Some traders say ChatGPT gives them out-of-date information and they waste time fact-checking

·2 min read
(Photo by Johannes EISELE / AFP) (Photo by JOHANNES EISELE/AFP via Getty Images)
  • Big bank employees say they're running into issues using ChatGPT to make their jobs easier.

  • An oil trader said it gave her out-of-date information, negating the time saved, Bloomberg reported.

  • The likes of JPMorgan and Goldman have restricted their employees' use of the popular AI tool.

Like many others, some traders in financial markets are turning to ChatGPT to lighten their workload — but they're running into speed bumps using the artificial intelligence tool, according to a Bloomberg report.

Traders told Bloomberg they had used the popular AI chatbot to aid in their jobs, but found it had several limitations, such as having to spend a lot of time fact-checking and removing out-of-date information.

ChatGPT could have several applications for companies in financial markets, from providing overviews of investing strategies to providing stock picks.

But JPMorgan has limited use of ChatGPT among traders because it's worried that sharing sensitive financial information with the tool will ring regulators' alarm bells. Fellow Wall Street banks Citigroup and Goldman Sachs have also reportedly blocked use of the tool as part of automatic restrictions on third-party software.

It's concerns about accuracy, not leaked information, that's the stumbling block for the traders who spoke to Bloomberg. They appear to be using the tool to cut down on the more tedious aspects of their jobs, but fact-checking the information is, in part, making that redundant.

One oil trader found there was out-of-date information in the crude market outlook written by ChatGPT that had to be changed, per Bloomberg. And while one bank employee found it compiled an overview of a client in less time than an internet search would take, the info it gathered then had to be cross-checked.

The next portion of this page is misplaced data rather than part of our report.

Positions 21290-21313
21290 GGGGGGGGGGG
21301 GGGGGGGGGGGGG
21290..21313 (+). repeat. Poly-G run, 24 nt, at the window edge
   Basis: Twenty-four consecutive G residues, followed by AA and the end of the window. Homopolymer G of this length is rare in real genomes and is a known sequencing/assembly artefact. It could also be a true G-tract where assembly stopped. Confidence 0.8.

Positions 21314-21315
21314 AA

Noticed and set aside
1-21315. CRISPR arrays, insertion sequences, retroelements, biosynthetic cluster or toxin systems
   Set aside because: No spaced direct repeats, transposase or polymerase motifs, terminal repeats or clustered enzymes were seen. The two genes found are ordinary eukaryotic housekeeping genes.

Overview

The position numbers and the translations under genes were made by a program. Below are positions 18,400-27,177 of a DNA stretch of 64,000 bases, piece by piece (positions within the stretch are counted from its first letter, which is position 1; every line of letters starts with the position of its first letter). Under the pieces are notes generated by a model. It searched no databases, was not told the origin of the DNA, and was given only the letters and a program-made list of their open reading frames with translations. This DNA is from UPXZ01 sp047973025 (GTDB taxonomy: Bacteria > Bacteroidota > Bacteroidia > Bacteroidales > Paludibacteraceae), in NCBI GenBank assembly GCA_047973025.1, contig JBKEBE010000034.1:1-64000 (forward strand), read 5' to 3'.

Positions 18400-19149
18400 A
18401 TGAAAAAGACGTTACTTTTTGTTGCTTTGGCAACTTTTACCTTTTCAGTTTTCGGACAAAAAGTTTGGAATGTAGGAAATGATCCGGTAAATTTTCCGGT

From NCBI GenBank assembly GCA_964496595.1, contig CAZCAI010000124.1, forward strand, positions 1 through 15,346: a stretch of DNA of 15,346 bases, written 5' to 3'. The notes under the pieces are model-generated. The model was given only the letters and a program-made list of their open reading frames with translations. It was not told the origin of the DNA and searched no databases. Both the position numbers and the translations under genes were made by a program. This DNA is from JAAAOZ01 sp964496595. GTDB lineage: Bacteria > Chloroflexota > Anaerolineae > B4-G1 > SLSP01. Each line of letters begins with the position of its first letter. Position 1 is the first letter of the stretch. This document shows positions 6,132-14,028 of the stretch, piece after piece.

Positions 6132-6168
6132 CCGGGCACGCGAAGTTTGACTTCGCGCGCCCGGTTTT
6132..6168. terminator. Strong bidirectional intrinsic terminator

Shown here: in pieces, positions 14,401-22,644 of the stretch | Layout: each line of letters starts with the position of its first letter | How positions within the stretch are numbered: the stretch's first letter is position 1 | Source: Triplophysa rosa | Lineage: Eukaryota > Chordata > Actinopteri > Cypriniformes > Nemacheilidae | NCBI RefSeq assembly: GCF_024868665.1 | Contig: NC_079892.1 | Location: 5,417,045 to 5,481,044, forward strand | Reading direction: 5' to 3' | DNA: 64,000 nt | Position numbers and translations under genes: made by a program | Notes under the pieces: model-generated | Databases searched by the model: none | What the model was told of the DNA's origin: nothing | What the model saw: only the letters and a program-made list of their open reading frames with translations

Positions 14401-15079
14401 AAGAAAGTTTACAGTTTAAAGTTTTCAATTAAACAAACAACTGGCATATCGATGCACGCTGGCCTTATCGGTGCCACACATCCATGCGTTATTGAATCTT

"When we talk of high-accuracy task, it is worth mentioning that ChatGPT sometimes hallucinates and can generate answers that are seemingly convincing, but are actually wrong," Morgan Stanley analysts said last week.

"At this stage, the best practice is for highly educated users to spot the mistakes and use Generative AI applications as an augmentation to existing labor rather than substitution," they added.

A January study by Arizona State University also found ChatGPT was bad at math, scoring significantly below 60% accuracy when a professor gave it 1,000 mathematical word problems to solve.

Despite the potential drawbacks with the tool, Wall Street expects to see a shake-up from AI tech, which already underpins algorithmic trading.

Just over 50% of traders believe AI will be the technology that holds the biggest influence on future trading, a recent JPMorgan survey found — double the figure in the same survey carried out the year before.

Read the original article on Business Insider